Mercury (Duquesnoy)

Mercury is a bronze sculpture of the god Mercury by the Flemish sculptor François Duquesnoy. It was likely cast in the 1630s, but certainly before 1636, when an engraving of the sculpture was produced in Rome.[1]

Mercury Duquesnoy.jpg
ArtistFrançois Duquesnoy
Dimensions63 cm (24.8 in)
LocationLiechtenstein Museum, Vienna
Coordinates48°13′21″N 16°21′34″E / 48.22250°N 16.35944°E / 48.22250; 16.35944

The bronze is currently part of the private collection of the Liechtenstein Museum in Vienna.[2][3] Another bronze by Duquesnoy of about the same size, and dating to the same period, the Apollo and Cupid, is likewise housed at the Liechtenstein Museum.[3]


The sculpture was commissioned from Duquesnoy by Vincenzo Giustiniani, a frequent commissioner for Duquesnoy and a friend of his. In the 1630s, Giustiniani helped Duquesnoy finishing one of his masterpieces (the Saint Andrew) by advancing Duquesnoy 300 scudi for a sculpture of the Virgin he commissioned from the Fiammingo.[4]

Giustiniani was of Greek origin, and a lover of Ancient sculpture and Greek art. He therefore was a supporter of a revival of the Greek style, and found in Duquesnoy (perhaps the most prominent exponent of the group of traditionalist artists in Rome) and his Greek Ideal a perfect artist to patronize. His commission of the Mercury (or Hermes) from Duquesnoy emphasizes Giustiniani's enthusiasm for Duquesnoy's maniera greca and the revival of the Greek style.[1]


According to Giovanni Pietro Bellori, the sculpture was originally designed as a pendant to a bronze of Hercules in possession of Giustiniani. In Bellori's Vita delli musei, said Herlucs, Duquesnoy's Mercury, and a sculpture of Athena are described as the highlights of Giustiniani collection.[1] In a 1638 inventory, the Hercules and Duquesnoy's Mercury are reported as standing side by side on the same table.[1]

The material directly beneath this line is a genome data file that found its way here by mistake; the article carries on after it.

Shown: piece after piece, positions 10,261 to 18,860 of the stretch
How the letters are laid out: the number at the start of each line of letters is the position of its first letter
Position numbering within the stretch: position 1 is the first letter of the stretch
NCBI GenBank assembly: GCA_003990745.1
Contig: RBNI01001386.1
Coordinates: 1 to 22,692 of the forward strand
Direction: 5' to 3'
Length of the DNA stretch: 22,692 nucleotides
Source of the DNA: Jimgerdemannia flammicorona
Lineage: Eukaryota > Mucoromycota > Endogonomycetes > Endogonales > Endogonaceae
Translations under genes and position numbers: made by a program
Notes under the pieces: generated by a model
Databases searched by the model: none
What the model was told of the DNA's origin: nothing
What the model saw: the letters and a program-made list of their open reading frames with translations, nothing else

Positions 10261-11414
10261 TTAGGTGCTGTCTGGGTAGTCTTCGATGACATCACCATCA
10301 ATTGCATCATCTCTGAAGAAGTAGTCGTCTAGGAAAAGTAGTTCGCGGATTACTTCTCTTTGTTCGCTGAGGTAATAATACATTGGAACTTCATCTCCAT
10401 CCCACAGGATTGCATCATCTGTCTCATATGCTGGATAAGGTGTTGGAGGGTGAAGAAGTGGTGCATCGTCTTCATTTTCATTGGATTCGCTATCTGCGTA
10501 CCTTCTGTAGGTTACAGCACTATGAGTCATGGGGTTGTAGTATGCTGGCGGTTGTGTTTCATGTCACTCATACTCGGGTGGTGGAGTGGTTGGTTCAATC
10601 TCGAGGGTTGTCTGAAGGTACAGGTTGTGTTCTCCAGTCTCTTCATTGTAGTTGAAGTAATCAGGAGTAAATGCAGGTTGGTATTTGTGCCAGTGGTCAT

Mercury his standing up, resting his right hand on a tree stump while gracefully bending his body to the right. He is bending his knee to the left in elegant pose. Mercury leans back to look at an infant putto tying wings at his feet. However, the original cupid, or amorino, is now lost.[1]

Duquesnoy's Mercury testifies to his vision and own interpretation of valuable Greek sculpture. Among Duquesnoy's precepts, there were the toned slimness and the seemingly manneristic extent lengthwise of limbs. Both features are evident in the Mercury.[4][1]

The Austrian sculptor Georg Rafael Donner greatly[1] admired Duquesnoy's Mercury and his Apollo and Cupid.[1][4] Duquesnoy's authorship was forgotten in the eighteenth century, and the work was thought to be an antique.[2] The Mercury was among the ancient sculptures which Donner admired and copied, although in fact the bronze wasn't ancient at all.[1]


  1. ^ a b c d e f g h i Lingo, Estelle Cecile (2007). François Duquesnoy and the Greek Ideal. New Haven, Connecticut: Yale University Press. pp. 37–42, 65, 173. ISBN 9780300124835.
  2. ^ a b "François Duquesnoy Mercury". Liechtenstein Museum. Retrieved 17 September 2020.
  3. ^ a b c Lingo, Estelle (2002). "The Greek Manner and a Christian "Canon": François Duquesnoy's "Saint Susanna"". The Art Bulletin. The Art Bulletin (Vol. 84, No. 1) via jstor. 84 (1): 65–93. doi:10.2307/3177253. JSTOR 3177253.


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